Fuel duty frozen for tenth consecutive year as reluctant Chancellor concedes that ‘many people still rely on their cars’
- Taxation on petrol and diesel will remain at 57.95p per litre, as it has since 2011
- Sunak said ‘we can no longer afford to freeze fuel duty’ but conceded that people still rely on cars
- Fuel duty freeze means drivers have saved average of £1,200 in the last decade
- Plug-In Car Grant offering £3,500 off a new electric car also extended to 2023
Fuel duty has been frozen for the tenth year in a row, the Chancellor has confirmed.
Rishi Sunak announced in today’s Budget statement that the taxation on petrol and diesel will remain at 57.95p per litre, as it has since March 2011.
He told the Commons: ‘I have heard representations that after nine years of being frozen, at a cost of £110 billion to the taxpayer, we can no longer afford to freeze fuel duty,’ though conceded that it would remain unchanged because motorists are still heavily reliant on their cars.
The Budget document has also confirmed that the Plug-In Car Grant subsidising the purchase price of a new electric car has been extended to 2022-23.
Freeze continues: Fuel duty has been frozen for the tenth year in a row, meaning drivers will continue to pay 58.95p in tax on every litre of petrol and diesel pumped into cars for the next year
‘I’m certainly mindful of the fiscal cost and the environmental impacts,’ he said in his statement.
‘But I’m taking considerable steps in this Budget to incentivise cleaner forms of transportation, and many people still rely on their cars.
‘So I’m pleased to announce today that for another year fuel duty will remain frozen.
‘Compared to 2010 plans, that’s a saving of £1,200.’
Fears had grown that Mr Sunak would end the freeze in a bid to convince more drivers to switch to greener electric vehicles.
Environmental groups had heaped pressure on the Chancellor to increase fuel duty to show the Government was serious about tackling climate change.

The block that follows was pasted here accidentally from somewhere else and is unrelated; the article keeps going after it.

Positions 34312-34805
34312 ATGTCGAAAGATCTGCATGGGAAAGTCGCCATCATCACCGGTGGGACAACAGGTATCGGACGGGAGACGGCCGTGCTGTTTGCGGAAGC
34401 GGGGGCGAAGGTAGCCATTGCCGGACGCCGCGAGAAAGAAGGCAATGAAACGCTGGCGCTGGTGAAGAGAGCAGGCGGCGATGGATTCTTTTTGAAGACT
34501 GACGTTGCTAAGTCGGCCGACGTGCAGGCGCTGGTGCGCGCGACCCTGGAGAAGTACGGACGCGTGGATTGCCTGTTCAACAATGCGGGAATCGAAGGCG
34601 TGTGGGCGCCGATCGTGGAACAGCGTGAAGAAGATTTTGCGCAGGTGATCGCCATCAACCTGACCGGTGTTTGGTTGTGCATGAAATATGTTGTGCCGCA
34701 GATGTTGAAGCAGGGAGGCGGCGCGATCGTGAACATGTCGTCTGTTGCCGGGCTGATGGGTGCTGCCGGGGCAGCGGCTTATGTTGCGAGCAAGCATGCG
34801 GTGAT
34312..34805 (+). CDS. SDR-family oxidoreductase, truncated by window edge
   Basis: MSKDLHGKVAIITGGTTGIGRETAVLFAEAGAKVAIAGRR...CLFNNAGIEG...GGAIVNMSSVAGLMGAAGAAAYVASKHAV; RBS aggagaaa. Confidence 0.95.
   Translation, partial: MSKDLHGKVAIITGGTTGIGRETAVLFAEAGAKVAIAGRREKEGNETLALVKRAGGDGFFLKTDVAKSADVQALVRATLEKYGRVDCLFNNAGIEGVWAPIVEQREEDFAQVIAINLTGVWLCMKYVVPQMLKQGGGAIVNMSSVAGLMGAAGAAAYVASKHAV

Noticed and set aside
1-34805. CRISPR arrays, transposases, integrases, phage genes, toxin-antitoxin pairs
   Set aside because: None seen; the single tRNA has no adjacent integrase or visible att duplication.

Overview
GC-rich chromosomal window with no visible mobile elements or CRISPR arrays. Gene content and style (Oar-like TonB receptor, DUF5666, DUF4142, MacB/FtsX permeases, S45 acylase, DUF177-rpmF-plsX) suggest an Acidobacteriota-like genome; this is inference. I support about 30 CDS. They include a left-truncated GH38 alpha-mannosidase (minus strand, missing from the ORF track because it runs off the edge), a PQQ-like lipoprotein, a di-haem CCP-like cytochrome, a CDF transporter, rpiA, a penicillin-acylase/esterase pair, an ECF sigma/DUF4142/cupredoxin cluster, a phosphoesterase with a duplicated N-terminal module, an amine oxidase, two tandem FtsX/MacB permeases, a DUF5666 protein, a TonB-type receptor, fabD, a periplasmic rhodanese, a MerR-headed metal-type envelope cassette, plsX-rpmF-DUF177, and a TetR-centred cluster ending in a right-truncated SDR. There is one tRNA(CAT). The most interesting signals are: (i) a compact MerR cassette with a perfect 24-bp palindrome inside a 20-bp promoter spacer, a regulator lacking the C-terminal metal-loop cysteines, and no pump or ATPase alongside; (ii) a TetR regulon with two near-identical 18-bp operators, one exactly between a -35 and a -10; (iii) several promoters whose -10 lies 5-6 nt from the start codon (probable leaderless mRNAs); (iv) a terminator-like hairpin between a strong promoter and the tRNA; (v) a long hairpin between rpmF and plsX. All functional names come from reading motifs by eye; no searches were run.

Nicholas Lyes, head of policy at automotive services firm RAC, said the decision was welcomed and will be a ‘relief to drivers up and down the country’.
‘While the Chancellor might have been tempted to increase duty, the reality is that for millions this would have simply increased their everyday driving costs and done nothing to encourage them to switch to cleaner vehicles,’ he added.
‘And while many want to seek alternative transport options to using their vehicles for some journeys, in so many parts of the country reasonable public transport provision simply does not exist.’
Steve Gooding, director of motoring research charity RAC Foundation, said: ‘The Chancellor clearly recognised that the coronavirus is creating unprecedented health and economic uncertainties, and that because transport is the single biggest area of household expenditure, any move to increase this burden would hit drivers’ wallets hard, especially those on lower incomes.’
The Plug-In Car Grant has been extended and electric cars will be exempt from the premium rate Vehicle and Excise Duty tax on new models worth more than £40,000
What plans are in place to incentivise electric cars?
As well as retaining the freeze on fuel duty, the Chancellor’s Budgert document has also confirmed that the Plug-In Car Grant has been extended to 2022-23.
With the investment of £403million, buyers of qualifying pure-electric cars will still be able to receive a subsidy of £3,500.
In addition, the government will make battery electric cars exempt from the premium rate Vehicle and Excise Duty tax that’s been in place since April 2017.
This requires buyers of all cars worth over £40,000 – even those that produce zero emissions – to pay an annual rate of £310 a year for the first five years – amounting to a total sum of £1,550.
A further £129.5million will be invested into the extension of the Plug-in Grants for vans, taxis and motorcycles, also to 2022-23.
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